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BID Partners Win POP Award

post-image 13th January 2017

The Problem Oriented Partnership (POP) method of working emerged in policing in the late 1970s in the USA. The POP approach is based on the collective efforts of a number of agencies including the police, all of whom operate within local communities to resolve the systemic issues behind crime. POP involves focusing on the root causes of crime and creating specifically tailored solutions which will greatly reduce the negative impact that it has on people’s lives.

In Lambeth a multi-sector collective of the Police, the South Bank BID Patrol Team, Home Office Immigration, Lambeth Council and many local businesses have joined together to address the persistent criminality of illegal street gamblers operating on Westminster Bridge, and their work is beginning to bear fruit. Until very recently, tourists were being fleeced out of hundreds of pounds by skilled teams of conmen using the age-old three cup and ball game. An intelligence-led operation involving the aforementioned agencies has targeted the gangs operating in this location, and over the course of 12 months, hundreds of successful interventions have taken place as a result of the work by the South Bank’s POP. 100 arrests have been carried out on Westminster Bridge and Criminal Behaviour Orders (CBO’s) have been obtained against over 30 people involved.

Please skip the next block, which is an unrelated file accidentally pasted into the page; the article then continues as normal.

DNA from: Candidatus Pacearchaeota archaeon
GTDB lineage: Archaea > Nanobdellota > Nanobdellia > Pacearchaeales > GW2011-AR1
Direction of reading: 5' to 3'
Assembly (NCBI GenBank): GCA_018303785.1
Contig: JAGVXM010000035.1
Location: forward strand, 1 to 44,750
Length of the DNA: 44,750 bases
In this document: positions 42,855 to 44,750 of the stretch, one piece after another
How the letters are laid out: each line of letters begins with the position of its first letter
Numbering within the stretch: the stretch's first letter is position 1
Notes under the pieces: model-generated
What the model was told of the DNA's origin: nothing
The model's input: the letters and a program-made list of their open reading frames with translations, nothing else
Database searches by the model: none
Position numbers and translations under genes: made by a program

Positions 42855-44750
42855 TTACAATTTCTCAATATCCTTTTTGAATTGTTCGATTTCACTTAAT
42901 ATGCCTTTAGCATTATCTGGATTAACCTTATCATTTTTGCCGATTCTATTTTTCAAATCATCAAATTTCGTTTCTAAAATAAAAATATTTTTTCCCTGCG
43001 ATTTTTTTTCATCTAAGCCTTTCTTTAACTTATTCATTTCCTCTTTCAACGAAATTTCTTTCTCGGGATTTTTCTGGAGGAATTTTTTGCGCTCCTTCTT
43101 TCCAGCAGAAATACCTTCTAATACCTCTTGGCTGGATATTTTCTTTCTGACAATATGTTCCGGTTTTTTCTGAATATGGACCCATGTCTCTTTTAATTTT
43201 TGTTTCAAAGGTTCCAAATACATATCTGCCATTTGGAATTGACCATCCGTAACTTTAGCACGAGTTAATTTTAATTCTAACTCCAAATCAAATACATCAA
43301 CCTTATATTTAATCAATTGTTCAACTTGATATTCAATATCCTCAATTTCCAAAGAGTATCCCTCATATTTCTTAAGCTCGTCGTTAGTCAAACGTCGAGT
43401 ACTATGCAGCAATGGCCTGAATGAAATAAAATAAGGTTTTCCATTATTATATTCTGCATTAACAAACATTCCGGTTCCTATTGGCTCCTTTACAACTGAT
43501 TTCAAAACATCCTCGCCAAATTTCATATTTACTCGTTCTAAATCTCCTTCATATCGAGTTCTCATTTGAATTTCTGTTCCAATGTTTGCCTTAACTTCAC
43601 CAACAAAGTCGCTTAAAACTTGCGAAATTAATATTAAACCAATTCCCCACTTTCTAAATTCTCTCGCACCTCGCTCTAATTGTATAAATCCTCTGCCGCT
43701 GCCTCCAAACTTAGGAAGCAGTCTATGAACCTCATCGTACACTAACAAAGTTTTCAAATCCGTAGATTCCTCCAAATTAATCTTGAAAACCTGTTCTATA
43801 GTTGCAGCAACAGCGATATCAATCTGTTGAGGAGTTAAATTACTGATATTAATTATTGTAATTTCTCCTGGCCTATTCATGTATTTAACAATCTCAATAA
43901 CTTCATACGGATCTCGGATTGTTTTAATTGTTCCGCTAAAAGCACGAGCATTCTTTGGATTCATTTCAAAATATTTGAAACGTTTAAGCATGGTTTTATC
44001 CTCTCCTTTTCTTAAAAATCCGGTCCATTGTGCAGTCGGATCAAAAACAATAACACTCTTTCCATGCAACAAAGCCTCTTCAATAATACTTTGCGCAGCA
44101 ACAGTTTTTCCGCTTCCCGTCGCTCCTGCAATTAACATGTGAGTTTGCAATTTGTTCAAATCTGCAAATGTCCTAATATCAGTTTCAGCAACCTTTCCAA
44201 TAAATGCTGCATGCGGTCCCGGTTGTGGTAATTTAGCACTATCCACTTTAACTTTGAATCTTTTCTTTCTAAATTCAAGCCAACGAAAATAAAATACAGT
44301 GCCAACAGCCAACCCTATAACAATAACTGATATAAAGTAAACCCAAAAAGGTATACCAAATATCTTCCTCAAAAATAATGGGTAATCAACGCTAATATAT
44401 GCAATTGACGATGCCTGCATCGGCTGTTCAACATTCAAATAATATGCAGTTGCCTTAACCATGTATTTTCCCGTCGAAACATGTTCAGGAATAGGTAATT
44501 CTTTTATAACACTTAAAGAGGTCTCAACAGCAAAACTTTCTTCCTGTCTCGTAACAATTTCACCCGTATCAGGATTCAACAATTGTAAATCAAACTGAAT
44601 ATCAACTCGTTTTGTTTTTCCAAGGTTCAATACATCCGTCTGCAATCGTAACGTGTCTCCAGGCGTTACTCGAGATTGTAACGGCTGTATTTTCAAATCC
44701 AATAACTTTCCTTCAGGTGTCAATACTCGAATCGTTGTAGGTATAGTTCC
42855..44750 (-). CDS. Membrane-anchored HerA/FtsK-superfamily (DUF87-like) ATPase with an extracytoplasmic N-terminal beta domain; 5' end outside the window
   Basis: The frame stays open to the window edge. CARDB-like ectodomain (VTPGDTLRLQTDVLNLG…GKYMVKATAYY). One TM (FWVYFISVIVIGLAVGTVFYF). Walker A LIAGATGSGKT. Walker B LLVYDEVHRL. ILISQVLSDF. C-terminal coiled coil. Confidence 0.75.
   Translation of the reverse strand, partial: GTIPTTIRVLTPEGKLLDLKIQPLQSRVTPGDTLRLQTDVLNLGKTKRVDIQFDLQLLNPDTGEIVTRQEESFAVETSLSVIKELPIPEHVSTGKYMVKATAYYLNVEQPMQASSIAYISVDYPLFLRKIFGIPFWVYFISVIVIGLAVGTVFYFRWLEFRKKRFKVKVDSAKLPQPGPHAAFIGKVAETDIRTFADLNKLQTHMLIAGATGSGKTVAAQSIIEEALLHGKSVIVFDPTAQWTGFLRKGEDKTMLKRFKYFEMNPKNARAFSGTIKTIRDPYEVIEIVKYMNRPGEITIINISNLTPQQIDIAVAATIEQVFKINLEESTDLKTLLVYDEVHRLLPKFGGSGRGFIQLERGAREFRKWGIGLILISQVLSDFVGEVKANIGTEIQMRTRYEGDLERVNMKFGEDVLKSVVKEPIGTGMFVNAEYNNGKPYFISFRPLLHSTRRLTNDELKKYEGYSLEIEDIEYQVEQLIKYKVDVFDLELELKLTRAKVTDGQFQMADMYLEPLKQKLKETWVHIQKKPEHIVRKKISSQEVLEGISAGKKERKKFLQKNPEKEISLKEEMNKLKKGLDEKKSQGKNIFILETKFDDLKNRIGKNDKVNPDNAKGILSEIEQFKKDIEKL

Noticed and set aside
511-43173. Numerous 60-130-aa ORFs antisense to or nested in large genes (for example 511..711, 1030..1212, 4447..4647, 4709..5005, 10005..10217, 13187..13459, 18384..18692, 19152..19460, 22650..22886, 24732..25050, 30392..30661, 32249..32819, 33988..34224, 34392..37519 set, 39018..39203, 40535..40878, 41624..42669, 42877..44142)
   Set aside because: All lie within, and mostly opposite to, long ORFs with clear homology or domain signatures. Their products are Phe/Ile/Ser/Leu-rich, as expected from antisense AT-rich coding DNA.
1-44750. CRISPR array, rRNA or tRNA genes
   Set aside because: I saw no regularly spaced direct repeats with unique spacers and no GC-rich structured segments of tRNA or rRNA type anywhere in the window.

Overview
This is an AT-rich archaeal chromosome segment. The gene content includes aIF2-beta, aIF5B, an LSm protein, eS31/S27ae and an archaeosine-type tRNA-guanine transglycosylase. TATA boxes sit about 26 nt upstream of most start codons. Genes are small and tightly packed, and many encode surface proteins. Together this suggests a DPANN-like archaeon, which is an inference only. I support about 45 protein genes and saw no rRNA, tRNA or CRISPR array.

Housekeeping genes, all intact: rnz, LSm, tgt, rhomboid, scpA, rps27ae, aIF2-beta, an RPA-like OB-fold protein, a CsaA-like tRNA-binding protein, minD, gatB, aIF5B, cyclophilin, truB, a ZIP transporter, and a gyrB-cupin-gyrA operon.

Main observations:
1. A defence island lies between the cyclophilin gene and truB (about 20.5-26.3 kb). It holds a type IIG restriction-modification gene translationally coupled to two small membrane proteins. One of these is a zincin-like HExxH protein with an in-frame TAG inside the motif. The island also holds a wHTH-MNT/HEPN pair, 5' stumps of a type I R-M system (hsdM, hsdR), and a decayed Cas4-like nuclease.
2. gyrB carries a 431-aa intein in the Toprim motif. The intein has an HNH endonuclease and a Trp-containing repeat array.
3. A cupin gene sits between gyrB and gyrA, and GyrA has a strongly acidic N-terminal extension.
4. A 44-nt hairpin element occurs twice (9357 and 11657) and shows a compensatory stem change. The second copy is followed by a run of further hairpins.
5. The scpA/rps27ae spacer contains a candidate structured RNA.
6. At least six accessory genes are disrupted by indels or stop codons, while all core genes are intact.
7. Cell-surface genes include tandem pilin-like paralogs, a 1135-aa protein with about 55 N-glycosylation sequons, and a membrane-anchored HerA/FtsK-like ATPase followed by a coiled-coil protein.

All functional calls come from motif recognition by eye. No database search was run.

Due to the success of this partnership, South Bank BID and the other organisations involved were submitted for an award of recognition by Police Constables Alex Judge and Simon Ho. Our collective was consequently given the Gold Award for our Problem Operated Partnership. Lambeth also won the Bronze award for a similar scheme in Clapham.

This partnership has restricted access to the area targeted by these gangs and arrested many of the people involved, however the operation of these gangs is a persistent and international affliction. Many of the POP task force involved in fighting this issue have reported seeing the same faces. The gangs in London are active in many other major European cities. This means a watchful eye must be kept on tourist and visitor hotspots in order to prevent the return of this form of crime. At the present moment, the partnership in South Bank has not seen this criminality on Westminster Bridge for several months but continued vigilance is important to prevent its return.

 

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